Ciena Corp. has completed its acquisition of Nortel Networks Corp.’s metropolitan Ethernet and optical networking unit, hiring 1,400 former Nortel workers in Canada.
Linthicum, Md.-based Ciena agreed last fall to buy the Nortel units for US$769 million. The actual price US$773.8 million, but is subject to adjustment based on actual asset values.
Toronto-based Nortel, which lost money nearly every year since 1998, has been operating under bankruptcy protection since January, 2009.
Nortel’s Optical Multiservice Edge (OME) 6000 series switches will be the “flagship” product set of Ciena’s packet-optical transport group. Ciena said the OME 6500, which is designed to let carriers build multi-span links of more than 2,000 km, will let providers upgrade from 10 Gigabits per second (Gbps) to 40 or even 100 Gbps.
“Bringing these two companies together gives us the research and development engine … to execute on our vision of bringing optical and Ethernet together,” said Tom Mock, Ciena’s senior vice president of strategic planning. “Will execute on our strategy two to five years faster than we could have done. We will be the largest company focused on bringing optical and Ethernet together.”
When Ciena first announced the deal last year, one analyst described this as a “bet the company move” for Ciena. Andrew Schmitt, directing analyst for optical at Campbell, Calif.-based Infonetics Research Inc., said at the time despite its financial troubles, Nortel was well regarded as a leader in 40 Gbps and 100 Gbps optical transport.
The products Ciena acquired did not include Nortel’s 15000 and 20000 Multiservice switches, but did include Nortel’s Optical Cross Connect DX switches. However, Ciena will incorporate the technologies from the Optical Cross Connect DX into its own switch line, Mock said.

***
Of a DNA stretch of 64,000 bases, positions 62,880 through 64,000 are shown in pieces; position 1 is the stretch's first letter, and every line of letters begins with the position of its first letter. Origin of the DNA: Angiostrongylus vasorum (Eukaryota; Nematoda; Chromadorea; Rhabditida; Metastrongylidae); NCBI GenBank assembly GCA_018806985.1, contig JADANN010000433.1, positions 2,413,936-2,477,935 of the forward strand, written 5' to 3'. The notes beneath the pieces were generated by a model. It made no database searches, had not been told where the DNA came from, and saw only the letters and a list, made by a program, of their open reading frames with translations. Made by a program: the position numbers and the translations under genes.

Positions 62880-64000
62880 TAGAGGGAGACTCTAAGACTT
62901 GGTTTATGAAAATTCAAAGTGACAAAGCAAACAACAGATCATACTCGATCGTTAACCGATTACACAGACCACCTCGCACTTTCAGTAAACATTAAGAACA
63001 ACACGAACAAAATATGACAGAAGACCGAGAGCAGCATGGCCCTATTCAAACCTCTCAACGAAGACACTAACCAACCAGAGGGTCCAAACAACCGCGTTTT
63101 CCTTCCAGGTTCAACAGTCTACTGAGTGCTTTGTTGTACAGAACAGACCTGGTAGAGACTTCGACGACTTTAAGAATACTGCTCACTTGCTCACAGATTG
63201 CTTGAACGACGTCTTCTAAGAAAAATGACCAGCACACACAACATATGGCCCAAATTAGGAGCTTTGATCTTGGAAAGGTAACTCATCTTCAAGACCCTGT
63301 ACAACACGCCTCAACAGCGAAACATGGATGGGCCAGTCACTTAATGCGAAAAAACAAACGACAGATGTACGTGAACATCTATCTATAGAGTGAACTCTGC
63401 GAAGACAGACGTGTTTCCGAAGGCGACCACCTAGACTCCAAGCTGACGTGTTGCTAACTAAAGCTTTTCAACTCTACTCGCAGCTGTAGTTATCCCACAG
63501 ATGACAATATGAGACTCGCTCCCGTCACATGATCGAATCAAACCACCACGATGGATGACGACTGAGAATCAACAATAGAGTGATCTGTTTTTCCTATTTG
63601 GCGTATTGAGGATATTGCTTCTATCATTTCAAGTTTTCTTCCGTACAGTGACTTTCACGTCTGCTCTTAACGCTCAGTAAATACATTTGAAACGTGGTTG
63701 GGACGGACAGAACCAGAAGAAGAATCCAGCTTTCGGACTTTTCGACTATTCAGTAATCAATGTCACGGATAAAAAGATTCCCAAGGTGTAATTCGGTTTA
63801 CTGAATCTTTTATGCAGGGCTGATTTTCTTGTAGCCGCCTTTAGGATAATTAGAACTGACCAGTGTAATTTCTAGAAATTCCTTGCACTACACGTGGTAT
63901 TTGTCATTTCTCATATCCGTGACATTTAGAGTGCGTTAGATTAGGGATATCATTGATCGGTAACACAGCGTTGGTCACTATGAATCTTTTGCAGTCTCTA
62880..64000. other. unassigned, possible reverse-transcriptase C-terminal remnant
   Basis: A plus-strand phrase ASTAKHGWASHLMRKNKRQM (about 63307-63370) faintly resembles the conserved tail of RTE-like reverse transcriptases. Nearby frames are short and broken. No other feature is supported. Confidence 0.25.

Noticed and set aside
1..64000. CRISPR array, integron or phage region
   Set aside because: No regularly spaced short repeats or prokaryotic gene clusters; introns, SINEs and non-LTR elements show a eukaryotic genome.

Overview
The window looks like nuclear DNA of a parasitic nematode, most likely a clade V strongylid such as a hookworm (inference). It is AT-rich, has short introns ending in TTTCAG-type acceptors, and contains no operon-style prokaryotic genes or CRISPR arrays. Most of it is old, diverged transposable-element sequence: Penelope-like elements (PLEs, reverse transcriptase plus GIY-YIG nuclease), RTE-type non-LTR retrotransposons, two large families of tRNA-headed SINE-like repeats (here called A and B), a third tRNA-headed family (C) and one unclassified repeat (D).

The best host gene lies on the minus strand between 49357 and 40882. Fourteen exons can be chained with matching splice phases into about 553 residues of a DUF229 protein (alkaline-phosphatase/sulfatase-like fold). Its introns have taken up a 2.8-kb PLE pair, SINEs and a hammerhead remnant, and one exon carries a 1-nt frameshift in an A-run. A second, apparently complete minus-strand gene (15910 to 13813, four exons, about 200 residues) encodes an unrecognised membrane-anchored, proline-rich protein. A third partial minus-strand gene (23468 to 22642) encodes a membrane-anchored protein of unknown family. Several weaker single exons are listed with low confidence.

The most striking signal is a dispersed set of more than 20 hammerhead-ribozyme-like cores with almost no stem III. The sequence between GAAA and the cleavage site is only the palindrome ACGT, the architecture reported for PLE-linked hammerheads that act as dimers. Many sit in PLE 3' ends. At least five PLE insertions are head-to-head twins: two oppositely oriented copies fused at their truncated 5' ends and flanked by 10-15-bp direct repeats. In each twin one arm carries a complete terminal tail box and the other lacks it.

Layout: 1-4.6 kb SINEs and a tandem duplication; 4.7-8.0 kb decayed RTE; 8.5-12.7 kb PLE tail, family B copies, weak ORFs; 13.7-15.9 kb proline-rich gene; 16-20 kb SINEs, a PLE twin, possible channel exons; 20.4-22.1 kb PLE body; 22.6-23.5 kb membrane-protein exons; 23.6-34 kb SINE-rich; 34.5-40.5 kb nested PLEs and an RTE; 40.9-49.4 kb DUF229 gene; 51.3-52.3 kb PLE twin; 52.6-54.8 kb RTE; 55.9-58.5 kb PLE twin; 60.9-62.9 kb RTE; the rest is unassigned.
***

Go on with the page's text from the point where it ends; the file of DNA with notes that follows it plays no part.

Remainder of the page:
“The primary switching platform going forward will be the Core Director family,” he said.
Core Director is part of Ciena’s packet optical switching system, which includes the 5400 family of Reconfiguable Switching Systems. This is comprised of the 5430, a 30-slot switch with 3.6 terabits per second capacity, scheduled to ship before the end of June. The 5410, which has 10 slots and 1.2 Tbps capacity, is shipping now.
“When you look at the amount of capacity that network operators are having to deploy now, one of issues they’re faced with is trying to find a way to deliver that kind of capacity increase without having to replace infrastructure,” Mock said. “You can now run 40G and 100G over infrastructure intended for 10G. You don’t need to lay new fibre and replace undersea cables.”
Ciena will inherit about 2,000 Nortel employees in total. Of the 1,400 Canadian employees most will be based in Ottawa but some will work out of Toronto and Montreal, said Mike Adams, Ciena’s senior director of portfolio strategy.
These include Philippe Morin, formerly president of Nortel’s metro Ethernet group, who is now senior vice-president of Ciena’s global products group.
“When we’re done with this, Ciena’s largest employee base will be in Canada,” Mock said. “One of the things that attracted us to Nortel was it gave us a pool of engineering talent and a pool of sales and service talent.”
Ciena is counting on customers to send more videos over the Internet.
“We love video,” Mock said. “Anything that drives bandwidth is generally good for us.”
Established in 1997, Ciena’s target market is telecom carriers. Its technologies include dense wavelength division multiplexing (DWDM) and carrier Ethernet.
It first offered to buy Nortel’s optical networking and carrier Ethernet units in Oct. for US $521 million but had to up its offer after Nokia Siemens Networks also bid on that unit.
As of February, Nortel in Canada employed 459 workers in its business services group and 75 in its corporate group. Its total head count worldwide was once more than 100,000 but dropped to 2,403 as of last month. It has raised about US$2 billion in asset sales.